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Should Hormel Foods Corporation (NYSE:HRL) Be Part Of Your Dividend Portfolio?

Simply Wall St

Dividend paying stocks like Hormel Foods Corporation (NYSE:HRL) tend to be popular with investors, and for good reason - some research suggests a significant amount of all stock market returns come from reinvested dividends. Yet sometimes, investors buy a stock for its dividend and lose money because the share price falls by more than they earned in dividend payments.

A slim 2.1% yield is hard to get excited about, but the long payment history is respectable. At the right price, or with strong growth opportunities, Hormel Foods could have potential. Some simple analysis can offer a lot of insights when buying a company for its dividend, and we'll go through this below.

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NYSE:HRL Historical Dividend Yield, May 17th 2019

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Payout ratios

Dividends are typically paid from company earnings. If a company pays more in dividends than it earned, then the dividend might become unsustainable - hardly an ideal situation. So we need to be form a view on if a company's dividend is sustainable, relative to its net profit after tax. Hormel Foods paid out 43% of its profit as dividends, over the trailing twelve month period. A medium payout ratio strikes a good balance between paying dividends, and keeping enough back to invest in the business. Besides, if reinvestment opportunities dry up, the company has room to increase the dividend.

In addition to comparing dividends against profits, we should inspect whether the company generated enough cash to pay its dividend. Hormel Foods paid out 52% of its free cash flow last year, which is acceptable, but is starting to limit the amount of earnings that can be reinvested into the business.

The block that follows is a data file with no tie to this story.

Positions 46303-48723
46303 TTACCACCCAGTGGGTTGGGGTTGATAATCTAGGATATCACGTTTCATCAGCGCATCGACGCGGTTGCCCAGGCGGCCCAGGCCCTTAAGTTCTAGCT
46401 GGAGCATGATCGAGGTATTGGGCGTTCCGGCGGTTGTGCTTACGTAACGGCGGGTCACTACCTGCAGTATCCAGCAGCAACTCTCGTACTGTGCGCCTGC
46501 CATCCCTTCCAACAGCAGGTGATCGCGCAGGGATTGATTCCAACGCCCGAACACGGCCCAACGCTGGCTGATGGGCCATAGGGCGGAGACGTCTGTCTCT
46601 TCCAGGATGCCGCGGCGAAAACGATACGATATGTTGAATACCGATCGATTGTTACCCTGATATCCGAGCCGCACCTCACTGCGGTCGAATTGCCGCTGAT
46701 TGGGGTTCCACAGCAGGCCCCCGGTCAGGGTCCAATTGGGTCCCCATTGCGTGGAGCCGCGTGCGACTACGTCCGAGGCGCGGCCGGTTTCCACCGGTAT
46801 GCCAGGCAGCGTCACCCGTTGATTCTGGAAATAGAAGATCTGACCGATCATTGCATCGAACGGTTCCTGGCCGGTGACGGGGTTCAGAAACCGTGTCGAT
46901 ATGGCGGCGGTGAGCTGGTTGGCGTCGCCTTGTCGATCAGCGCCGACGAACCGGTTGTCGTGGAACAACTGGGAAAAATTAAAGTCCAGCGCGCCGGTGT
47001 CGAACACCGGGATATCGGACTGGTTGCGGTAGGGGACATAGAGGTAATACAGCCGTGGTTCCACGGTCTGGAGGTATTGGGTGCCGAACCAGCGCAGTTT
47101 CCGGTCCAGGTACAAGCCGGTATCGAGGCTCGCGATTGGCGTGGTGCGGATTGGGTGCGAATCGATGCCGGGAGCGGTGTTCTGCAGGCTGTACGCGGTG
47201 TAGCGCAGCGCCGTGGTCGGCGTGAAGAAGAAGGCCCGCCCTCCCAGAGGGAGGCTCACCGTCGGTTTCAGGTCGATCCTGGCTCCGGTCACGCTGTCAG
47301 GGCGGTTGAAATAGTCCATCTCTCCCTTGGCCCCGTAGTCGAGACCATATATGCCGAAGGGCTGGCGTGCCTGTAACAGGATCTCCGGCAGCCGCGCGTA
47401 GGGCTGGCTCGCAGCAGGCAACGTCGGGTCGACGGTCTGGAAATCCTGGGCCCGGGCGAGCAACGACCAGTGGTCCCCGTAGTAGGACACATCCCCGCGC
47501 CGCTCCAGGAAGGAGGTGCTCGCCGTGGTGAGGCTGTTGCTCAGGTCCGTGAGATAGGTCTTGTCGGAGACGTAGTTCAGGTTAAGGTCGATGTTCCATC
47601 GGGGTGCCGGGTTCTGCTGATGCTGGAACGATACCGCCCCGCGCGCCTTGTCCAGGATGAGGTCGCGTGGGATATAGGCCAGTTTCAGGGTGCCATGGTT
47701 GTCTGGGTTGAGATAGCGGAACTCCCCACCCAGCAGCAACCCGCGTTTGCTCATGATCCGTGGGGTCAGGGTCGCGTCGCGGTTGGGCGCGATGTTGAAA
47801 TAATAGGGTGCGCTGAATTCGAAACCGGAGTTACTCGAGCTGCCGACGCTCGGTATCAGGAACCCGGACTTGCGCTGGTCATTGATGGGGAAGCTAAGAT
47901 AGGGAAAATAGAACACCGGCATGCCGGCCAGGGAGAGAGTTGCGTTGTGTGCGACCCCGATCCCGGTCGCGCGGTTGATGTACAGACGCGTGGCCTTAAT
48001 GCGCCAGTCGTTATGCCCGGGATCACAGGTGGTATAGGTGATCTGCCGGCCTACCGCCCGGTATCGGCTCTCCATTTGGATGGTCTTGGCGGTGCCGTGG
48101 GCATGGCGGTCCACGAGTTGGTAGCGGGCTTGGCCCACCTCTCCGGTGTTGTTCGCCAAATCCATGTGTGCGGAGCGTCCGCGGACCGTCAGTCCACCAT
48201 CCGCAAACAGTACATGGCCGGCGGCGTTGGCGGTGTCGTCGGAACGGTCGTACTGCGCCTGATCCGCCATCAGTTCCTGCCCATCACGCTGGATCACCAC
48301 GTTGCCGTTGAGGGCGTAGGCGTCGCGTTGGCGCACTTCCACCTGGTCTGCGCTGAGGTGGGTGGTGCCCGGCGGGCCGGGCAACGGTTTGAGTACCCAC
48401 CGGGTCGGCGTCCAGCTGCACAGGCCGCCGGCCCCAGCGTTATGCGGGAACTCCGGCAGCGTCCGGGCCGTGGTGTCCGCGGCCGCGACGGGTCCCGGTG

Consider getting our latest analysis on Hormel Foods's financial position here.

Dividend Volatility

From the perspective of an income investor who wants to earn dividends for many years, there is not much point buying a stock if its dividend is regularly cut or is not reliable. For the purpose of this article, we only scrutinise the last decade of Hormel Foods's dividend payments. During this period the dividend has been stable, which could imply the business could have relatively consistent earnings power. During the past ten-year period, the first annual payment was US$0.19 in 2009, compared to US$0.84 last year. Dividends per share have grown at approximately 16% per year over this time.


Dividend Growth Potential

While dividend payments have been relatively reliable, it would also be nice if earnings per share (EPS) were growing, as this is essential to maintaining the dividend's purchasing power over the long term. It's good to see Hormel Foods has been growing its earnings per share at 12% a year over the past 5 years. A company paying out less than a quarter of its earnings as dividends, and growing earnings at more than 10% per annum, looks to be right in the cusp of its growth phase. At the right price, we might be interested.

Conclusion

When we look at a dividend stock, we need to form a judgement on whether the dividend will grow, if the company is able to maintain it in a wide range of economic circumstances, and if the dividend payout is sustainable. Firstly, we like that Hormel Foods pays out a low fraction of earnings. It pays out a higher percentage of its cashflow, although this is within acceptable bounds. That said, we were glad to see it growing earnings and paying a fairly consistent dividend. Hormel Foods performs highly under this analysis, although it falls slightly short of our exacting standards. At the right valuation, it could be a solid dividend prospect.

Earnings growth generally bodes well for the future value of company dividend payments. See if the 9 Hormel Foods analysts we track are forecasting continued growth with our free report on analyst estimates for the company.

We have also put together a list of global stocks with a market capitalisation above $1bn and yielding more 3%.

We aim to bring you long-term focused research analysis driven by fundamental data. Note that our analysis may not factor in the latest price-sensitive company announcements or qualitative material.

If you spot an error that warrants correction, please contact the editor at editorial-team@simplywallst.com. This article by Simply Wall St is general in nature. It does not constitute a recommendation to buy or sell any stock, and does not take account of your objectives, or your financial situation. Simply Wall St has no position in the stocks mentioned. Thank you for reading.